May 21, 2024
Suit 25, Mangal Plaza, Nouakchott Street, Wuse Zone 1, Abuja- Nigeria.
ELECTRICITY

Britain Invests £200 Million in Europe’s Next-Gen Nuclear Fuel Facility

Britain has announced a nearly £200 million investment to build Europe’s first facility for producing High-Assay Low-Enriched Uranium (HALEU).

This special fuel is considered crucial for powering the next generation of nuclear reactors.

The move, announced on Wednesday, is part of efforts to meet climate targets and boost energy security.

Britain is seeking to increase its nuclear power capacity by 2050 to 24 gigawatts, equivalent to about a quarter of projected electricity demand, from about 14% today. It hopes to build new advanced reactors which could need the HALEU fuel.

“As we see more advanced modular reactors coming onstream, HALEU will be the fuel that will be required so having more of that technology in the UK will mean we are able to supply them from a domestic source,” Andrew Bowie, Britain’s minister for nuclear and renewables said in an interview.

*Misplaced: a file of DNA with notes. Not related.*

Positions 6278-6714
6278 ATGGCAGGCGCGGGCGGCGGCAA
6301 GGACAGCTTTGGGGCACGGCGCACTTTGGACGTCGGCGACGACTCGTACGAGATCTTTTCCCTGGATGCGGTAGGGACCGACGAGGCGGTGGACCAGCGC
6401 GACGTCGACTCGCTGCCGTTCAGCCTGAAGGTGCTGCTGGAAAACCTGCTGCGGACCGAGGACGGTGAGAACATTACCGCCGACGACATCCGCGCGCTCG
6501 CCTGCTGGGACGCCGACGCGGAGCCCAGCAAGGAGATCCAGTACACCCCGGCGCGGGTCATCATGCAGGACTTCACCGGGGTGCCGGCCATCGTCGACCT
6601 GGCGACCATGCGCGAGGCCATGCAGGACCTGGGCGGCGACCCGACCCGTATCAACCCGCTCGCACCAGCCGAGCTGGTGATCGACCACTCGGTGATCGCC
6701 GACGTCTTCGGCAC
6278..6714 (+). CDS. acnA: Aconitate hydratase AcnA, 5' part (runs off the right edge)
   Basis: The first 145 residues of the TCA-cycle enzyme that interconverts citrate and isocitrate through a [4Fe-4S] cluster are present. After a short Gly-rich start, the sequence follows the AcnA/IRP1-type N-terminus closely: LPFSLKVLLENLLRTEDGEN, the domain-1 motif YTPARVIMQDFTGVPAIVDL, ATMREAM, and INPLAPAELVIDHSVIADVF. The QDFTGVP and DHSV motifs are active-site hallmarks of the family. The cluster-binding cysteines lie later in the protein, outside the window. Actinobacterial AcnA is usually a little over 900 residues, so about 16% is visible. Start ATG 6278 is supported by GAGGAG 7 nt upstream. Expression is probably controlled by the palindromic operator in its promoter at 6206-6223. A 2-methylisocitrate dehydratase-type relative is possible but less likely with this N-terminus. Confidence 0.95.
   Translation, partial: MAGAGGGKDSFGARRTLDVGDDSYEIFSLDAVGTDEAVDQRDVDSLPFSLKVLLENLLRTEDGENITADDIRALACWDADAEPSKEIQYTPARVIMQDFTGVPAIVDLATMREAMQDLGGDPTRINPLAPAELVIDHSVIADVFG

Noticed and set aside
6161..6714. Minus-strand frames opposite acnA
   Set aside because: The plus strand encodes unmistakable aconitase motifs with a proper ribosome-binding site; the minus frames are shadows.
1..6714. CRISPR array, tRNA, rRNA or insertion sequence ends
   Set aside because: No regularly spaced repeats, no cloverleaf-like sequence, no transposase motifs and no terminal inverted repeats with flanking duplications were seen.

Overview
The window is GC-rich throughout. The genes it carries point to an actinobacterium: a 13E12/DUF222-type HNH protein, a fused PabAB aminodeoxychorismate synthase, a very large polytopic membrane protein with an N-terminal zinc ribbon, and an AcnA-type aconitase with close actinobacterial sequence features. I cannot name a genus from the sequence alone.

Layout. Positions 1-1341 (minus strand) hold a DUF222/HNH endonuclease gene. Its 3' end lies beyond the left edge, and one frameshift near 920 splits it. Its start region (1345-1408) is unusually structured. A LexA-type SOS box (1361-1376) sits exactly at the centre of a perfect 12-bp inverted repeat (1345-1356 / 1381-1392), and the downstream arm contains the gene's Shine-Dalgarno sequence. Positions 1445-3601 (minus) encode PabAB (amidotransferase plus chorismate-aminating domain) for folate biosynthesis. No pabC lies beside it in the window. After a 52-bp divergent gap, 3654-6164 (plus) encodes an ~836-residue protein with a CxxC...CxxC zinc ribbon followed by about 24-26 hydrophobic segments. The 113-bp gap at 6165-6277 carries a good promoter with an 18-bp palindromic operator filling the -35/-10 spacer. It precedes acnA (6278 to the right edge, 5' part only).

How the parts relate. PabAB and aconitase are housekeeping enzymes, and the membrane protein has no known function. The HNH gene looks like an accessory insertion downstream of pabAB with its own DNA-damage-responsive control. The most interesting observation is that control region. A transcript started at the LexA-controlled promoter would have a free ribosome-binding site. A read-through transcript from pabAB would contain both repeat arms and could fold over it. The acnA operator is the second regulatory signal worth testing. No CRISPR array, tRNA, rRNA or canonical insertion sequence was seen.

Uranium enrichment firm Urenco will receive 196 million pounds to build the facility in Cheshire, Northwest England. The facility will be ready to produce the fuel by 2031 to be used domestically or exported, and will support around 400 jobs, according to the Department for Energy Security and Net Zero.

“There are obviously opportunities to export this fuel to our allies who themselves want to wean themselves away from an over reliance on Russia for their nuclear fuel,” Bowie said.

Currently, the main company selling HALEU, which is relied upon by companies developing advanced nuclear reactors across the world, is TENEX, part of Russia’s state-owned energy company Rosatom.

Since Russia’s invasion of Ukraine, the West has been seeking to reduce its energy imports from Russia.

U.S. firm Centrus Energy has also begun producing small amounts of the fuel and expects to scale up production while France’s Orano is considering building a facility in the U.S.

HALEU is enriched to levels of up to 20%, rather than around 5% for the uranium that powers most existing nuclear plants.

Leave a Reply

Your email address will not be published. Required fields are marked *

This site uses Akismet to reduce spam. Learn how your comment data is processed.